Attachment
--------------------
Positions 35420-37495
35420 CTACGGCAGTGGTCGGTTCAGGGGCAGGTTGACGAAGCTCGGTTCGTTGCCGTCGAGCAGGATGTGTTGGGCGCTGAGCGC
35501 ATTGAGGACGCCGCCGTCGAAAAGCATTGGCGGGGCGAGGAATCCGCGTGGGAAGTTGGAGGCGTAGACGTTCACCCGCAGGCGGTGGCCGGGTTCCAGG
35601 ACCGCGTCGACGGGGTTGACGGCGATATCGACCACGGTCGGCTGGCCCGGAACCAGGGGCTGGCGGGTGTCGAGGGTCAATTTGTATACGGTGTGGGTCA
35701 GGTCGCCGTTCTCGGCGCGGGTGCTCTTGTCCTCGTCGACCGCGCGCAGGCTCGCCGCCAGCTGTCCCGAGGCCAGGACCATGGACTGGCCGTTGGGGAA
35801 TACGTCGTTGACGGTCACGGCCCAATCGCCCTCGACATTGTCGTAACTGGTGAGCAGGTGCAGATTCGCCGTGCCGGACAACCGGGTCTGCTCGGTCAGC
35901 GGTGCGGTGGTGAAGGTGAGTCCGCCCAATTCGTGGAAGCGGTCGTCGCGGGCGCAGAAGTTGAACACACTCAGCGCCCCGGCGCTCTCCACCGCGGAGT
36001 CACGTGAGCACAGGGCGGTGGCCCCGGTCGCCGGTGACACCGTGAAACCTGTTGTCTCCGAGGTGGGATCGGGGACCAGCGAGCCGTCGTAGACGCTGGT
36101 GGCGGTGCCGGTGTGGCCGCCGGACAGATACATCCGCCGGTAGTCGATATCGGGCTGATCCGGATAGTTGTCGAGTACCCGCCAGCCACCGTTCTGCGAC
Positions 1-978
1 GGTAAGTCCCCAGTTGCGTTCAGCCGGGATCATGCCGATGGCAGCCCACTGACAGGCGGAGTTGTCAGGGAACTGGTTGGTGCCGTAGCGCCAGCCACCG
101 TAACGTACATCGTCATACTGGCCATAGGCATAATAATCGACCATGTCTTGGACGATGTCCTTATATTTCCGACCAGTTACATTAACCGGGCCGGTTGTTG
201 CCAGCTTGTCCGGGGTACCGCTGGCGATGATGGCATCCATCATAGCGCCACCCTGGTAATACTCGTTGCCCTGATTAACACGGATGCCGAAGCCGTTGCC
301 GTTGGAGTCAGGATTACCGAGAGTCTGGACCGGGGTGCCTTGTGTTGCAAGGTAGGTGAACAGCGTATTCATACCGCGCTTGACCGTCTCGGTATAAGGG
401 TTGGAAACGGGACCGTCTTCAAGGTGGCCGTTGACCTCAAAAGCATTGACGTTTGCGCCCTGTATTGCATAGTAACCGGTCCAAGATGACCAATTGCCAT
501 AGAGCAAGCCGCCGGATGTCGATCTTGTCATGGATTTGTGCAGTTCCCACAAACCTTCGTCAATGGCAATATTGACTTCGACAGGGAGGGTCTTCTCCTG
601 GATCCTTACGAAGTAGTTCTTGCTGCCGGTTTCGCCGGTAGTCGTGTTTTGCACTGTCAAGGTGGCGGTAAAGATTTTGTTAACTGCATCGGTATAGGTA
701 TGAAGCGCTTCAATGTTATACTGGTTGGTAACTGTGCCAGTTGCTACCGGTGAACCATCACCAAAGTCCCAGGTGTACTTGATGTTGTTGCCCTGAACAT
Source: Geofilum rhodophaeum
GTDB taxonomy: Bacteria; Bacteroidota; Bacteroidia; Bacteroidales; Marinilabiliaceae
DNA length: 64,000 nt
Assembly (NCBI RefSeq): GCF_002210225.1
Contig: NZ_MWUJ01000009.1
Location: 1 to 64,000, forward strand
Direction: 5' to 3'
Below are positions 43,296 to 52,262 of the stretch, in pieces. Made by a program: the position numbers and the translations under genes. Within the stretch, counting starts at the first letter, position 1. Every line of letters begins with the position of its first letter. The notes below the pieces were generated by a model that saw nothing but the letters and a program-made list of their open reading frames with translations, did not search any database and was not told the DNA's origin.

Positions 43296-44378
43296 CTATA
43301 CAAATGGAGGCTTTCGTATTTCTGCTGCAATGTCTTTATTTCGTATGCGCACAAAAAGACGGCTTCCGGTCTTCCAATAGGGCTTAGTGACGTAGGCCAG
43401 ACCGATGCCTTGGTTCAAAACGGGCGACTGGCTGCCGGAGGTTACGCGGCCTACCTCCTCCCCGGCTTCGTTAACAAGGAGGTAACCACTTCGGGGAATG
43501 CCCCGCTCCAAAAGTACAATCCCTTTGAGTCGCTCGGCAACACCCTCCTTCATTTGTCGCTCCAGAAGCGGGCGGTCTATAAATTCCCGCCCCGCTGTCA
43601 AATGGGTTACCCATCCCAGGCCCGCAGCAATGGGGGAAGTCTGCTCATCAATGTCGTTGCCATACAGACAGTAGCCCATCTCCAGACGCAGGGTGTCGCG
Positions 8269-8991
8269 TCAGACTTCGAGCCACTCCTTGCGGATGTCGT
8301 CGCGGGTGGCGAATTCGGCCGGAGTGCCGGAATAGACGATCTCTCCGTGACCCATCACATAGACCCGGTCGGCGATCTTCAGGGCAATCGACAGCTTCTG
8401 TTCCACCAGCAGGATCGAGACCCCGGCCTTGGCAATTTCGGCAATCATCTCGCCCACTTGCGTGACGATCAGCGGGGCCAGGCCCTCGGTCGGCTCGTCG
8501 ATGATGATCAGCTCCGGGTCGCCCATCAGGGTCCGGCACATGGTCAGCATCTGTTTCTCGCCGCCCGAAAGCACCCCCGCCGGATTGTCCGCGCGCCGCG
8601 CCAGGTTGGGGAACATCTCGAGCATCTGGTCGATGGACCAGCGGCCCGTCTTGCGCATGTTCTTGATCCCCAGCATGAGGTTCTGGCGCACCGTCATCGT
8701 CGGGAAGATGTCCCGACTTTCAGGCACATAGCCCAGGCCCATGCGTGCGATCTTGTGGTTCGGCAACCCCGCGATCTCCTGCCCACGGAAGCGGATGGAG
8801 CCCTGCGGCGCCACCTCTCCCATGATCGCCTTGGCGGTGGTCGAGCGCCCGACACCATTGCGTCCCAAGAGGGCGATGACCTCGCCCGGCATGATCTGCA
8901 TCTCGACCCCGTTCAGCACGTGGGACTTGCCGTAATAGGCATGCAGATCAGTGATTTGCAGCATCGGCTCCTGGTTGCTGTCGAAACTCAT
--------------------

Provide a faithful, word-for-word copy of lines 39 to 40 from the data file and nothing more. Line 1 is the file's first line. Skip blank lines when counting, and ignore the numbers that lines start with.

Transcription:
8701 CGGGAAGATGTCCCGACTTTCAGGCACATAGCCCAGGCCCATGCGTGCGATCTTGTGGTTCGGCAACCCCGCGATCTCCTGCCCACGGAAGCGGATGGAG
8801 CCCTGCGGCGCCACCTCTCCCATGATCGCCTTGGCGGTGGTCGAGCGCCCGACACCATTGCGTCCCAAGAGGGCGATGACCTCGCCCGGCATGATCTGCA